JOHN BENSON Leah Barnacle
Leah with Rachel, Allison, & Nicole
Finding her roots in Sweden
The following Leah and Steve Barnacle moved to Deephaven, Minnesota, in 1979—only three houses from John and Pauline Benson, looking after them until their deaths in 1991. Married for 37 years, they have two children: Scott and Rachel; and four grandchildren. Leah has worked at Wells Fargo Bank for 27 years, 16 of those years she was a personal banker. Steve was the first employee of Lettieri’s, a small food manufacturing company and is currently their maintenance manager. Leah’s hobby is doll collecting and cats. She currently has two Siamese blue points. Steve’s love is his 1930 Model A Ford. He is a member of the Twin Cities Model A car club. Summers he hires out as a chauffeur for newlyweds driving them from the church to their reception in his vintage car.
Grand Canyon Vacation with Rachel & family
With the grandkids
Generations Leah was instrumental in locating the Benson familyâ€™s Swedish cousins in 2009. In December of that year, she and sister Marsha Jovanovic traveled to NorrkĂśping, the birth place of grandmother Beda Stenman. There they met Lasse Stenman, Bedaâ€™s only surviving nephew, the youngest son of Birger Stenman. Lasse arranged for them to visit members of his own family as well as descendents of Ida and Tyra Stenman.
Son Scott Barnacle graduated from the US Naval Academy in 1997, then received an MD from the Uniform Services of Health Sciences in 2001. He completed specialty training in obstetrics-gynecology. He is in private practice in Frankfort, Indiana, where he lives with wife Stephanie, a homemaker and former statistician. Stephen Spencer is a second grader, and Sophia Grace is in pre school. Scott is a marathon runner in his spare time.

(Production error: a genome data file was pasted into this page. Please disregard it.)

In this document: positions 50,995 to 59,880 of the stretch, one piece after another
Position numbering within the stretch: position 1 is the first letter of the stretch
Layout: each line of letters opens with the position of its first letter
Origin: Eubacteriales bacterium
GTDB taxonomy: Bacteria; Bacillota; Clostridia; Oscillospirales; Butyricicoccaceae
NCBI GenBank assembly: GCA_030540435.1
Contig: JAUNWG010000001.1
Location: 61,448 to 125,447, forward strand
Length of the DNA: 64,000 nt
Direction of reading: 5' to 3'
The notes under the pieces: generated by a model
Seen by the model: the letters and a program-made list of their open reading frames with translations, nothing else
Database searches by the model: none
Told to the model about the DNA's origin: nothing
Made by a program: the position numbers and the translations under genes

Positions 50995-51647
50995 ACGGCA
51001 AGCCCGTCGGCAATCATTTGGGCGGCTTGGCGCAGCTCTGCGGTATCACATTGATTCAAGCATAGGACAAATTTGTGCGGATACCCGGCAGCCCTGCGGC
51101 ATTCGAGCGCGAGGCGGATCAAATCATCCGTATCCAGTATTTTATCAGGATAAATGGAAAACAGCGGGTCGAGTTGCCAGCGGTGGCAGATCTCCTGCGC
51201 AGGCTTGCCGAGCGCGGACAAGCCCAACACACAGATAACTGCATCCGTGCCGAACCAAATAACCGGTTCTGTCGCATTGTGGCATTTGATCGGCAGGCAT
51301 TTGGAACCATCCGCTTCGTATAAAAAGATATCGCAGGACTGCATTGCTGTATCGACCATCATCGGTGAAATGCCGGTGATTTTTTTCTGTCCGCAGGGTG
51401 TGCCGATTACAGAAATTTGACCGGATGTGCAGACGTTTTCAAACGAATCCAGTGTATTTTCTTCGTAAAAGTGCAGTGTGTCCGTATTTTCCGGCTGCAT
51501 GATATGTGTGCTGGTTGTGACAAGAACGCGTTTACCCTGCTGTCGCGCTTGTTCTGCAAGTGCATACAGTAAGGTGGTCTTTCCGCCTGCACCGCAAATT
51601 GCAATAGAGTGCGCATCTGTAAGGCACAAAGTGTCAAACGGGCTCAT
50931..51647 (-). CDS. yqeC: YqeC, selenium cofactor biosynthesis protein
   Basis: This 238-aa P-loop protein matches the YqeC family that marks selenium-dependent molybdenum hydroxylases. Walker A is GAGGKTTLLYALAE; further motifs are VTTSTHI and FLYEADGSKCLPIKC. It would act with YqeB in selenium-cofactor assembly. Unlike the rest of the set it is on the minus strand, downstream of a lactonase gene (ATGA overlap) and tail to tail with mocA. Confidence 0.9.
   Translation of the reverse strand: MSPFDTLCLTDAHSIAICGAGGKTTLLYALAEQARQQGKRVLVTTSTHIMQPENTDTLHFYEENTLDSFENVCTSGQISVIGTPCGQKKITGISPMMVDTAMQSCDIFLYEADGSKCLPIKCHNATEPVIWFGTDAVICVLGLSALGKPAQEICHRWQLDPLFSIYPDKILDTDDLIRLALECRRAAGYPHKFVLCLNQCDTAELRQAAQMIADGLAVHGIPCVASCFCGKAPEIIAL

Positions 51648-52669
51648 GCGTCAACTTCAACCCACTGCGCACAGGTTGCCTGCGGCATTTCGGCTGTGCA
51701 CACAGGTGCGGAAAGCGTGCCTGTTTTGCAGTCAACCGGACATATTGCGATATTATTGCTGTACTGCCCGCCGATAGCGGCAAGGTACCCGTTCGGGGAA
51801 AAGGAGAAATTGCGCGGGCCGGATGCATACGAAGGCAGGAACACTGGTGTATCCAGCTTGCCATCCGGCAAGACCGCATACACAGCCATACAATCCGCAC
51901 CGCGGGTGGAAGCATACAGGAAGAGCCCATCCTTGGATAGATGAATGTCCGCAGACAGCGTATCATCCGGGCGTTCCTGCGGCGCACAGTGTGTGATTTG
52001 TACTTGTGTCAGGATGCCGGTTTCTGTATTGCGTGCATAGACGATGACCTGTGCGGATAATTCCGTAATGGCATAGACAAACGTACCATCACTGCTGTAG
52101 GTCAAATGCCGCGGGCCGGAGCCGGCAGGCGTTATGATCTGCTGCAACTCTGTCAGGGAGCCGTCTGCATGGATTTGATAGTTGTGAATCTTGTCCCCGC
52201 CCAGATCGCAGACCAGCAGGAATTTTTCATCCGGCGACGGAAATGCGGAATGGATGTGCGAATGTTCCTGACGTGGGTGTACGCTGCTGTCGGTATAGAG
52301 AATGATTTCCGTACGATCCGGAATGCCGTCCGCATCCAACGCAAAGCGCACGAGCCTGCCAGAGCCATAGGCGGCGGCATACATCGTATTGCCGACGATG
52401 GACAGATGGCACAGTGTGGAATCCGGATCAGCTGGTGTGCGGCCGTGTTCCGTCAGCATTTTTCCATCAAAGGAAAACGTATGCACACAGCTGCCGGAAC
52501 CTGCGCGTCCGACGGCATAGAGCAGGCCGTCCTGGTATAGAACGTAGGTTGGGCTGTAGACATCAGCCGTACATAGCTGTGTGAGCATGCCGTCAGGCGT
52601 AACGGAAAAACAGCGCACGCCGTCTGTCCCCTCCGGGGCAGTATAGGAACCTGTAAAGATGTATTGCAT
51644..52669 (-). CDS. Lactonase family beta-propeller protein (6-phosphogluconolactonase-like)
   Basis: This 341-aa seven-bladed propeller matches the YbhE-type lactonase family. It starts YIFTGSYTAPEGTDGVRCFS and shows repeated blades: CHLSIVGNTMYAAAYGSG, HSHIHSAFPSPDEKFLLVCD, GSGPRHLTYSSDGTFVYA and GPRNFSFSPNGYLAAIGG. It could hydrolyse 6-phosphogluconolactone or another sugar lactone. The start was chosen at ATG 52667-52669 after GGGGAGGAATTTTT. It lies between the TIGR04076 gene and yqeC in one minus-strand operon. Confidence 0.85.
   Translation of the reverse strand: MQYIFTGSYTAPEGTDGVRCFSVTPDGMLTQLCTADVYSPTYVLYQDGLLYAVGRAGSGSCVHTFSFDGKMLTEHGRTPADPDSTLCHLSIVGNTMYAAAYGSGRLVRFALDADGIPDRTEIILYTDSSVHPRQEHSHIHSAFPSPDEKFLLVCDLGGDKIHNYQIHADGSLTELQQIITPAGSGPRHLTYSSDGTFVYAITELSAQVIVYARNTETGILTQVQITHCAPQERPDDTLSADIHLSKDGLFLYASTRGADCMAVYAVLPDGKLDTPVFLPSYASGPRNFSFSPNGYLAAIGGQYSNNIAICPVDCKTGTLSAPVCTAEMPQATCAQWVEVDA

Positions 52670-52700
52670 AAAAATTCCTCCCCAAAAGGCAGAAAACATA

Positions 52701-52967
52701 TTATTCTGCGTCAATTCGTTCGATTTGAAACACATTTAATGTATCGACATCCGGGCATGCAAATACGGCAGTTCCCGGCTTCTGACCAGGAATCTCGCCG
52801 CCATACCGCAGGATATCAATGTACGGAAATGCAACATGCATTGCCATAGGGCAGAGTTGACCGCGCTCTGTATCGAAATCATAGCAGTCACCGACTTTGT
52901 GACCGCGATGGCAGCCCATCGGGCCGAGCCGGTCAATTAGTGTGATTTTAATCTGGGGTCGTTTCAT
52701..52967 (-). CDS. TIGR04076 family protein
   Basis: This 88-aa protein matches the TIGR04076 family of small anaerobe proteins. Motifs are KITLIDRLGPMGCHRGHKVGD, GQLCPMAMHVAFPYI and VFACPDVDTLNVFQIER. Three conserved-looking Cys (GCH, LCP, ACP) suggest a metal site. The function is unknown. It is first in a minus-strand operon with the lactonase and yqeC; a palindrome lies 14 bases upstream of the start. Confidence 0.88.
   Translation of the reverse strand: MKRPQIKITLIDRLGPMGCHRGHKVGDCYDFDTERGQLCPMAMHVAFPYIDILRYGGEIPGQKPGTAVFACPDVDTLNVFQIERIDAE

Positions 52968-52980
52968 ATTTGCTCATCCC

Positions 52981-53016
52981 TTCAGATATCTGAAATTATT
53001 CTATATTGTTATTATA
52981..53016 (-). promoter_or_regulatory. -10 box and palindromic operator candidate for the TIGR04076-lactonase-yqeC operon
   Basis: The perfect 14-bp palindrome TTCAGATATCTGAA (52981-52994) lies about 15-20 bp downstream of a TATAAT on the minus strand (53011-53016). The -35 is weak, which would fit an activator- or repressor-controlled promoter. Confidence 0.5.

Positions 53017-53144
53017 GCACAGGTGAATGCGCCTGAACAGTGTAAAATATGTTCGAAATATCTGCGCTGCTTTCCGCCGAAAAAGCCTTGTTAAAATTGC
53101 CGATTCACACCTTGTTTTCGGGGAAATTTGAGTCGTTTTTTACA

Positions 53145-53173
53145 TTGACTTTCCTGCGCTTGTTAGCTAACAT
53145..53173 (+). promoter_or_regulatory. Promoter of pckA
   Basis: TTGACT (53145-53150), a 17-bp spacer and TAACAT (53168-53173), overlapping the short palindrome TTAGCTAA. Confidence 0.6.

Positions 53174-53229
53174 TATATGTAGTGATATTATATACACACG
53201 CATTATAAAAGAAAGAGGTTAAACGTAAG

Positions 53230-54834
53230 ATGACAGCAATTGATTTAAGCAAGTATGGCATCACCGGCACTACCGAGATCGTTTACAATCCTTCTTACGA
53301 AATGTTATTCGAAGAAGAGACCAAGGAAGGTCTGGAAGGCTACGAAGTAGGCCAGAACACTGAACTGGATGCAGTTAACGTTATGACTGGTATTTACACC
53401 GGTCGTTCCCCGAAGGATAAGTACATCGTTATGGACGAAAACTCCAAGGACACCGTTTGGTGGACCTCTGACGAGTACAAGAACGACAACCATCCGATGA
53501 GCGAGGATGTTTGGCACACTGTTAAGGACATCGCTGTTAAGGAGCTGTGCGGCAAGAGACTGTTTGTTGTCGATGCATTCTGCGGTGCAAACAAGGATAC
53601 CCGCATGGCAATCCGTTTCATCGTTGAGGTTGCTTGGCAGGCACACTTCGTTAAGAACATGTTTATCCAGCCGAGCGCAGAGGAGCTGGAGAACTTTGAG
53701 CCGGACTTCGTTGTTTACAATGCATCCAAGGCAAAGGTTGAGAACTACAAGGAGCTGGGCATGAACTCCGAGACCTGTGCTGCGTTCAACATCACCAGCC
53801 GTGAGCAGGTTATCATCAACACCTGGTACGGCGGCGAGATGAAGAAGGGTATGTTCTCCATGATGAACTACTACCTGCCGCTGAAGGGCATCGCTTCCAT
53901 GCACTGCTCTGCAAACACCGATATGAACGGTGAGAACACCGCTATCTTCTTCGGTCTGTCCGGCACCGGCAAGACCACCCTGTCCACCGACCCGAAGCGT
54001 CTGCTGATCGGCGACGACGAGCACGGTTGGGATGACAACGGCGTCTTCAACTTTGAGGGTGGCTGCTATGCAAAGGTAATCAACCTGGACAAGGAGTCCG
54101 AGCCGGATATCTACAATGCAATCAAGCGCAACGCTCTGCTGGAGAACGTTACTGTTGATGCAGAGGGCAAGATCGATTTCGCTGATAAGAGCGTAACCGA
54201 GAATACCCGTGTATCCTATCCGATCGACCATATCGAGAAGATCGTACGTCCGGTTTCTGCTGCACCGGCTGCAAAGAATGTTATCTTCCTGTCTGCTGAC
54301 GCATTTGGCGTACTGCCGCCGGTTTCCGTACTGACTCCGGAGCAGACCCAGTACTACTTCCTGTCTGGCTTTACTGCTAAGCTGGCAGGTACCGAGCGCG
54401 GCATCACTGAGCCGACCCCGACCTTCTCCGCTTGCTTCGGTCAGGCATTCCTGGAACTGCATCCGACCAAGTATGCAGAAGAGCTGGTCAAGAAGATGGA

Daughter Rachel graduated from the University of Minnesota and has been a dental hygienist for 11 years. Her husband Mark Beutz owns his own business, buying and selling cars. Nicole Marie and Allison Pauline attend elementary school. The family lives in Rogers, Minnesota. They spend summers living on their boat on Lake Minnetonka and the Mississippi River.
EVELYN BENSON Jeannine Porter
Jeannine and Al Porter have been married 58 years. They are retired and spend time between their two homes, one in Stillwater, Minnesota, and the other in upper Michigan. They have two sons: Eric and Marshall and two grandsons. Their daughter Diane passed away in 1999.
Son Eric Porter and his wife Trudy and their son Alexander with Jeannine and Al in June 2009.
Jeannine and her sister Pat wore the same wedding dress, which was designed and sewn by their mother Evelyn. Sister Joan (next to bride) and first cousins John, Andrea, Marsha, and Laneia Benson were junior attendants. Evelyn also made the brideâ€™s maid and flower girl dresses. (1952)
Son Eric Porter with his son Alexander in June 2009. In June 1961, Eric, at age 4, was a junior attendant in the wedding of Marsha Benson Jeannine at the wedding of Aleksandar Jovanovic, son of Marsha Benson.
EVELYN BENSON Beatrice â€œPatâ€? Christiansen
The following Pat and Nymer Christiansen had retired and were preparing to move from Pennsylvania to Florida to be closer to their children when Nymer passed away in November 2004. They were married 53 years. They have three sons: Norman, Mark, and Eric; two daughters: Cristyne and Melisa; and nine grandchildren, and two great grandchildren. Pat now lives in Mississippi in a house built by her son Mark.